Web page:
Known as a toxic compound for the human body, methanol is a must-know topic, especially if we talk about the distillation industry.
In some countries, the term "ethanol" stands as a synonym of "alcohol", but let us not forget that methanol - or methyl alcohol - is just a single part of the family of alcohols.
- Definition of methanol
- How methanol is formed
- How to separate methanol in distillation
- How to analyze the amount of methanol in a distillate
- Legal limits of methanol
Alcohols are organic compounds with a hydroxyl group (-OH) bonded to a saturated carbon. Most alcohols involved in distillation are bonded to an alkyl group, thus CH3OH (methanol) or CH3CH2OH (ethanol).
Definition of methanol
Methanol is the simplest alkyl alcohol, with a molecular weight of 32.04 g/mol and a boiling point of 65 °C at atmospheric pressure (this applies to the pure compound). On the other hand, ethanol has a molecular weight of 46.07 g/mol and a boiling temperature of 78.4 °C at atmospheric pressure (again, we are talking about the pure compound). Both methanol and ethanol can be mixed in water in all proportions.
Methyl alcohol becomes a problem just if metabolized by the human body. If methyl alcohol is ingested or absorbed, it generates formaldehyde and formic acid, compounds that are highly toxic to us. I.e. Formaldehyde formation in the retina causes blindness, while formic acid can lead to a state of severe acidosis.
But we should not limit our concerns to ingestion. Of course, ingestion causes blindness or death, but we should also fear prolonged skin exposure to methanol in vapor or liquid form, or vapor inhalation.
How methanol is formed
Methanol is a natural product of the fermentation of several plants like fruits, potatoes, and agave. Before methanol formation there is pectin, a complex polysaccharide that can be naturally found in plants. Pectin is commonly used in the food industry as a gelling agent in the preparation of jams (E440).
The issue with methanol occurs with a high pectin content in the raw material: this happens because pectin contains methyl ester functional groups, whose hydrolysis releases methanol. This reaction is facilitated by various enzymes of grains, fruits and even some yeast strains (pectinases and pectinesterases).
We have a glass of fresh orange juice with a methanol content of 3.2 mg/L. After only three hours at a temperature of 4°C the methanol content rises to 8.9 mg/l due to the activity of the endogenous pectinesterase enzyme. If the storage temperature were 30°C, the methanol content after 3 hours would rise to 14.5 mg/l.
In hydrolysis reactions there is the decomposition of a molecule into two parts, where water is both reactant and solvent, often with the action of a catalyst. During the distillation process, we should pay attention to the fermentation stage, because here is when the hydrolysis reaction occurs, generating methanol.
How to separate methanol in distillation
Methanol is more volatile than ethanol under all operating conditions adopted by distilleries, so it is possible to separate it by distillation as "heads" or "head product".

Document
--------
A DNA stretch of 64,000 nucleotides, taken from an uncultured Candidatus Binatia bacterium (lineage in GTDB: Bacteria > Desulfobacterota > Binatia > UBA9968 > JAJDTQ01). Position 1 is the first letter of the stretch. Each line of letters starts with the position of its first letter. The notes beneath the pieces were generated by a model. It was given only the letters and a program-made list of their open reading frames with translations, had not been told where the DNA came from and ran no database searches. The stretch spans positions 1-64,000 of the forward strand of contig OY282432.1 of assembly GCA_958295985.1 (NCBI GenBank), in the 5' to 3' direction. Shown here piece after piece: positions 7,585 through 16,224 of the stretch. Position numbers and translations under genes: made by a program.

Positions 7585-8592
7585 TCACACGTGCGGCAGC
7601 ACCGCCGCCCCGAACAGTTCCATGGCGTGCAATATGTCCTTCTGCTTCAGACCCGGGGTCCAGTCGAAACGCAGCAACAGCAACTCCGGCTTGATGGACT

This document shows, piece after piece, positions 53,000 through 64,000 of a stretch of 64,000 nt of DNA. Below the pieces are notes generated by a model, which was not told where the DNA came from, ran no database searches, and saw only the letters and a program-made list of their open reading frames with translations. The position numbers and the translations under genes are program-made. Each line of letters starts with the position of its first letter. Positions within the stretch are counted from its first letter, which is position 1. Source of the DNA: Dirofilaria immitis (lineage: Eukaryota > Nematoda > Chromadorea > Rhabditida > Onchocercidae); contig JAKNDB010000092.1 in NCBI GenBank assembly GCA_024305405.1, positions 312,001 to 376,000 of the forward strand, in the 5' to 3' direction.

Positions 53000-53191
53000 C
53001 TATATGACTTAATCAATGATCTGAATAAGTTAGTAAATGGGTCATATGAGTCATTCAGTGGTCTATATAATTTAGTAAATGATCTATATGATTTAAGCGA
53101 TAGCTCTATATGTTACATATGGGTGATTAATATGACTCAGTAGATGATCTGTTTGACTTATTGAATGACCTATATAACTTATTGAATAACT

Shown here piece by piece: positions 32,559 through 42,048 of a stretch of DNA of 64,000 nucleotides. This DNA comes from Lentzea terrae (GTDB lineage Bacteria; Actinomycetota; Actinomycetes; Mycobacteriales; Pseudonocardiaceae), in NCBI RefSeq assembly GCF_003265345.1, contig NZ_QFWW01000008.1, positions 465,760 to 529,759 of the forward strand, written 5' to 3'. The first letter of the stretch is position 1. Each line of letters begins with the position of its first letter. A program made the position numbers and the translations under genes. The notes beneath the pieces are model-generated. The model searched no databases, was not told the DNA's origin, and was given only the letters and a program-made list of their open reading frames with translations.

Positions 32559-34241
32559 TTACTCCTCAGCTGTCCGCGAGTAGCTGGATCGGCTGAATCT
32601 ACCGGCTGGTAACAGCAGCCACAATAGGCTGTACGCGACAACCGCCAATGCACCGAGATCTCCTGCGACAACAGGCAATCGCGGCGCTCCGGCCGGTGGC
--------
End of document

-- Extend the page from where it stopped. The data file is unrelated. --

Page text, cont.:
In the case of a batch distillation plant, we separate methanol using an appropriate choice of head-cut timing. The longer the timing of the cut, the more methanol is removed, but in the process some of the "heart" is lost.
It is therefore essential to find the balance between maximum methanol removal and maximum amount of heart produced.
In a continuous column or plant it is possible to take a stream of "heads" rich in methanol, taking it from the reflux of the column. Since in these plants the distillate is usually at higher alcohol concentrations than in a batch plant, and the methanol purity specifications are often more stringent, a demethylating column is often used. While in the demethylating column we have the distillate stream at high alcohol concentration. Inside it, the separation between methanol (head product) and ethanol (tail product) takes place.
Because of the similar volatility rate of methanol and ethanol, the tail product (demethylated distillate) will contain traces of methanol in concentrations below the required specifications, whereas the head product, rich in methanol, will contain significant quantities of ethanol.
The latter percentage of ethanol is a by-product of distillation. It should be recovered to avoid waste and improve the overall efficiency of the distillery.
How to analyze the amount of methanol in a distillate
It is possible to analyze the methanol content in the distillate using gas chromatographic (GC) analysis, a technology that separates the mixture in the vapor phase, isolating the single components.
It is possible to outsource this type of analysis to specialized laboratories, or to equip your distillery with in-house units in order to proceed independently.
Legal limits of methanol
The reference legislation for Italy is EU Regulation 2019/787 of April 17, 2019.1
Known as an unwanted byproduct of the domestic distillery (mainly), methanol is a real risk to be looked at, even by distilleries. For this reason, we should correctly follow the procedures for its reduction within the legal limits, to eliminate toxicity for human beings and to guarantee a safe tasting of the final product.